Title: Don Lane Show (TV show)
Source: video tape, audio tape. Transcription by Luke Martin as sent to Raindogs Listserv Discussionlist on May 8, 2000
Date: Australia. late April, 1979
Key words: Australia, Musical influences, Achievement

Picture: Done Lane and Tom Waits, late April, 1979

Accompanying pictures
Source: Don Lane TV show (Australia). Date: April, 1979. Credits: video screenshot
Source: Don Lane TV show (Australia). Date: April, 1979. Credits: video screenshot
Source: Don Lane TV show (Australia). Date: April, 1979. Credits: video screenshot
Source: Don Lane TV show (Australia). Date: April, 1979. Credits: video screenshot
Source: Don Lane TV show (Australia). Date: April, 1979. Credits: video screenshot
Source: Don Lane TV show (Australia). Date: April, 1979. Credits: video screenshot


Don Lane Show


D: Don Lane (Wearing a wonderful coffee-coloured three-piece)
T: Tom Waits (Tom's wearing a black suit, black shirt with white trim, and pork-pie hat. Pointy shoes - possibly boots (can't see them that much, really) with black socks. He's smoking like a chimney, and looks pissed. He also has that under-lip goatee going on.

The set: normal talk-show set, two chairs with a table between, and a mic between the chairs. Don's sitting down, Tom's not here yet.

D: One of the newest singing phenomena's overseas is a 29-year-old, gravelly-voiced singer/poet who worked on jobs like a firefighter on the Mexican border and dishwasher just so he could keep working on his music. His name is Tom Waits, and he doesn't work at, or try to be different or unusual - it comes to him naturally.

FILM: Tom at a piano, singing Silent Night. (Presumably a snippet from the "Christmas Card..." - looks like a large place.)

D: Heh, ah, that was an unfortunate selection of a piece to show you, right there. I thought I should say that now so I wouldn't have to say it later. He's a mixture of "Satchmo" Armstrong and Humphrey Bogart when he sings - it's an incredible style.. he sings like no-one else does or ever did. He's going to be doing a number for us later tonight, so I think you're really gonna like him gonna understand the great sensitivity in his work. So would you welcome the very curious and the very talented Tom Waits!

(Tom enters from the right, kinda stumbling. He sits in the chair, proceeding to smoke.)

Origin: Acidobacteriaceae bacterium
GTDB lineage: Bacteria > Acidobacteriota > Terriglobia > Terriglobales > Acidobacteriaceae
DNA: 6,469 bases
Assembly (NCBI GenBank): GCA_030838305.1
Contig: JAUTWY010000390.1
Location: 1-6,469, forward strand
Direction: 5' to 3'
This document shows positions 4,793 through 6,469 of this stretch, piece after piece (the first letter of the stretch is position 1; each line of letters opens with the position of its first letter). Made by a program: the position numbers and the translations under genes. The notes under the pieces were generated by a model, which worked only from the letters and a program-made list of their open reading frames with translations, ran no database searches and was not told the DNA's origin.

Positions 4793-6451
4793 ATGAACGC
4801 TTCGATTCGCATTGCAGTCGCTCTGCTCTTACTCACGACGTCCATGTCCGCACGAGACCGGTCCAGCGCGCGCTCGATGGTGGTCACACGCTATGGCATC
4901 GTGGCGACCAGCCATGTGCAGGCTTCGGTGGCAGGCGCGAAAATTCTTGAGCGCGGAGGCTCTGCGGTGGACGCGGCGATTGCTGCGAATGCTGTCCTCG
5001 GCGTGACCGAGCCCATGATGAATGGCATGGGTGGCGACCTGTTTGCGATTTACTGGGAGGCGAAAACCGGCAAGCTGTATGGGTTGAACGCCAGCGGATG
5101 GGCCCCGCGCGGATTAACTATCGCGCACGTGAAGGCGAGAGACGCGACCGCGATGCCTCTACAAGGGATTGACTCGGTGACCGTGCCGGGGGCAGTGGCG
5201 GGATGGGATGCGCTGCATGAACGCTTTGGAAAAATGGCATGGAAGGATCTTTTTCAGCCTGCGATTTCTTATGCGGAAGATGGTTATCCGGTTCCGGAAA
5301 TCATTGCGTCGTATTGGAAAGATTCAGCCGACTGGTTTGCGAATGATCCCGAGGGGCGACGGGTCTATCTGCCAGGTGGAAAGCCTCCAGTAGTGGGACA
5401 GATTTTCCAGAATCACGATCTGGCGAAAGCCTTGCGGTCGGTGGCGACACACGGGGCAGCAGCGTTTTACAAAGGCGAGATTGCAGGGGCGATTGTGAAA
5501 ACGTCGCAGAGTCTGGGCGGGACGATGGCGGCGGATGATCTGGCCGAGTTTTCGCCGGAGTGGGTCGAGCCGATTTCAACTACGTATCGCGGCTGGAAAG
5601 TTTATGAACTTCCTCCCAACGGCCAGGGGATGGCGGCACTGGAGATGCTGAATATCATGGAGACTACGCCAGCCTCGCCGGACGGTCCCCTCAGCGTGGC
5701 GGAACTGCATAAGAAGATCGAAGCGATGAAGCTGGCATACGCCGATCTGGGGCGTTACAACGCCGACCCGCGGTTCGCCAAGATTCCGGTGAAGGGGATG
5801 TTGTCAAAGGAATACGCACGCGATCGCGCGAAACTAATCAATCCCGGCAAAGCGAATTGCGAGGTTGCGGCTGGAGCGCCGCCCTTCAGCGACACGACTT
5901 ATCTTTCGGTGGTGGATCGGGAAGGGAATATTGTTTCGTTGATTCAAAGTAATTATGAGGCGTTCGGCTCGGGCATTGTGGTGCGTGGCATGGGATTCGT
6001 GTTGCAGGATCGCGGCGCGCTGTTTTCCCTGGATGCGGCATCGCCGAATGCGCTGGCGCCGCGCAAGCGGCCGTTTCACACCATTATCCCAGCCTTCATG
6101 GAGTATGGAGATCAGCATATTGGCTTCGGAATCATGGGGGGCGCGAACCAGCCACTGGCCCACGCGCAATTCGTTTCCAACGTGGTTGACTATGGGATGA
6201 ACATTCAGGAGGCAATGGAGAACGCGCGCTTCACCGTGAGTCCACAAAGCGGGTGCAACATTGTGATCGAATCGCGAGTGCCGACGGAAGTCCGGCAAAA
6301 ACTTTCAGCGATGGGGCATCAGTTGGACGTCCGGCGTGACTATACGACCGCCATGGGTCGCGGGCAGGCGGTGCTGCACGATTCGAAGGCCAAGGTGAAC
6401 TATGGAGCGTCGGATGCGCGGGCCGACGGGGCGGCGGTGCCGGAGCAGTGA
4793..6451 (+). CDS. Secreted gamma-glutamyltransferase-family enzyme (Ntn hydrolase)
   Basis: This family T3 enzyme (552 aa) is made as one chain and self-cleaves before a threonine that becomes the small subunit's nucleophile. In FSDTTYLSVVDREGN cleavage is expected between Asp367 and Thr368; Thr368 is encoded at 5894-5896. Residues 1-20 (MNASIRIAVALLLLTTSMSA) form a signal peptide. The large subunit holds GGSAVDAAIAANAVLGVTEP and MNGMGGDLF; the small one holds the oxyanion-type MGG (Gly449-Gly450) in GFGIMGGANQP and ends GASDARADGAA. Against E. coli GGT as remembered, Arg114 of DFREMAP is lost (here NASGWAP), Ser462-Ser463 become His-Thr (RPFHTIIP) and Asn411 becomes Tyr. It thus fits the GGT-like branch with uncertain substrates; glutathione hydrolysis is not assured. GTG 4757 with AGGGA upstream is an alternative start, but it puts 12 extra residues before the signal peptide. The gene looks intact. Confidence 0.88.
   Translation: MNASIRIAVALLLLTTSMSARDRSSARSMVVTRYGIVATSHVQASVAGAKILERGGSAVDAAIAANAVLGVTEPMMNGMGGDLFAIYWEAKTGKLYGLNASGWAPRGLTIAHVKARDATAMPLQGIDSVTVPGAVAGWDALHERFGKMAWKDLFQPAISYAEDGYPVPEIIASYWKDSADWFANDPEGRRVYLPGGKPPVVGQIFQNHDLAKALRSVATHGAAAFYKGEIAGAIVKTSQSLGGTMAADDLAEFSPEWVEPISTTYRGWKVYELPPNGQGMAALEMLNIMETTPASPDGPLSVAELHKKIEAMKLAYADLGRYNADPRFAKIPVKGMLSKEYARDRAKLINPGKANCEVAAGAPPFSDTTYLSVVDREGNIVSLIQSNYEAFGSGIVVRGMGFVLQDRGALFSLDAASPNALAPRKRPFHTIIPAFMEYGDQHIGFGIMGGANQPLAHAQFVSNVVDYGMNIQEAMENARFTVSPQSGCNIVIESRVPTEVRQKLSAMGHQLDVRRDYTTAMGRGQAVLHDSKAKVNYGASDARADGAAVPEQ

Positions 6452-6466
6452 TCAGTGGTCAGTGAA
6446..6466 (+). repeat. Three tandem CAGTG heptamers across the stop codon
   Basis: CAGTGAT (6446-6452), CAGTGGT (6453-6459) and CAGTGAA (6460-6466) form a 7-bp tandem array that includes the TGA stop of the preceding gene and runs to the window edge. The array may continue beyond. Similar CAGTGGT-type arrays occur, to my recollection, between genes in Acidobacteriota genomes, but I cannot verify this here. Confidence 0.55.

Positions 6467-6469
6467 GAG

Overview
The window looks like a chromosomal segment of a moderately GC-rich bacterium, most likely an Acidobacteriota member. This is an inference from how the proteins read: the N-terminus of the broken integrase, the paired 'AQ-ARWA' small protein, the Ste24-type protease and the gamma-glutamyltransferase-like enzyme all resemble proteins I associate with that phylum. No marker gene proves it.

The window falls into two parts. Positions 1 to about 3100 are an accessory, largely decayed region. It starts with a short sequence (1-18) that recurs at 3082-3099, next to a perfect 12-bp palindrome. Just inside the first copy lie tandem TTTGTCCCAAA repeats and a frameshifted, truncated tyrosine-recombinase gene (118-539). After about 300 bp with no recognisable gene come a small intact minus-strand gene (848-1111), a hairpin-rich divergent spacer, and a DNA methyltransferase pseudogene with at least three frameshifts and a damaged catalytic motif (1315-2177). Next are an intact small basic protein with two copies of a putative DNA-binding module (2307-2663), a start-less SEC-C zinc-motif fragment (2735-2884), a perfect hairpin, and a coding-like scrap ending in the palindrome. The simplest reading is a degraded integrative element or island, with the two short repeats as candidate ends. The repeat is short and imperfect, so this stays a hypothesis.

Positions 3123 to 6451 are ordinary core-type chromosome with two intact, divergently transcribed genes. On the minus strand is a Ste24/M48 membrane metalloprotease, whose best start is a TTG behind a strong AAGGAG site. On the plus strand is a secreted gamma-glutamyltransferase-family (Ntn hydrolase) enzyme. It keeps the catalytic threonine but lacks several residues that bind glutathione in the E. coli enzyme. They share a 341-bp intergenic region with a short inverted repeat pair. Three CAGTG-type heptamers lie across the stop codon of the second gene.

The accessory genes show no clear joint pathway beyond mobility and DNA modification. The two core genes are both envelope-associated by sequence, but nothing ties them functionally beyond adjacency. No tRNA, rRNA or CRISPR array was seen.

D: How are you, Tom?

T: Oh, better 'n nothing. Ashtray here?

D: Oh, ashtray, ashtray. We don't have one here...I tell ya what.. use... you can use this glass, all right? Just get it in there. How are you? You all right?

T: Yes, yes, I'm fine, thank you.

D: Just wanna check, to make sure you're OK. (Tom's looking pretty unsteady at this point.

T: I'm-a gonna get comfortable here.

D: How long.. *Tom ashes, missing the cup* Ah, nice shot. It's OK. We all miss once in a while. How long have you been in Australia?

T: I got here last night. I got a plane out from Paris(1) for about 22 hours. A fascinating flight.

D: What do you do for 22 hours on a flight? Do you have ways of entertaining yourself?

T: Well, they show movies that are not a big success anywhere else, they put them on the planes. (Lights another cigarette.)

D: I would do that for you, it's the part of the host that's supposed to light the guest's cigarette, but you look like a man who can handle that all by yourself. We got an ashtray yet?

T: S'alright. (Tom keeps looking down between the chairs from now on.)

D: Did you put the butt in there? *laughs* How long have you been singing?

T: Pardon me?

D: I said how long have you been singing? (They shift in chairs, hunker down closer. Tom appears to not be able to hear too well.) Now I'm right here with you, I'm gonna do this interview. I'm not goin' nowhere. (stagehand gives Don an ashtray.) There ya go.

T: Oh, ya got people workin' for ya an' everything.

D: That's right - It never fails, Tom, you can ask for anything you want on this show, and we'll have someone go out and get it for you.

T: Christ!

D: I...er, we tried to get him, but there wasn't enough money. We didn't know who to call for the booking. I got the wrong agent. (Tom's looking down between the chairs again.) Is there something down here I don't know about?

T: (Tom gestures. It sounds like he says "keep it quiet" or something like that.)

D: Let's move ahead. They tell me you have some kind of a cult following. Do you... do you agree with that expression?

T: I have a growing level of popularity throughout the intercontinental United States, Japan, and...er...I travel extensively in Europe, as well. I don't do half bad...

D: They tell me now you have a new market there in Ireland. Is that true?

T: I've performed in Dublin, I did very well there as well.

D: You look like a leprechaun; you should do well there!

T: Well, I'm also big in Philadelphia. (Grins. Ashes cig, some gets on Don.) Excuse me. I feel like I'm at my grandmothers. (He's talking into a mic between them - he's been progressively slumping closer towards it.)

D: I won't clean anything off. What would you call your singing, your singing style? What kinda music is it that you really like? Is it all your own stuff, or do you do other people's things as well?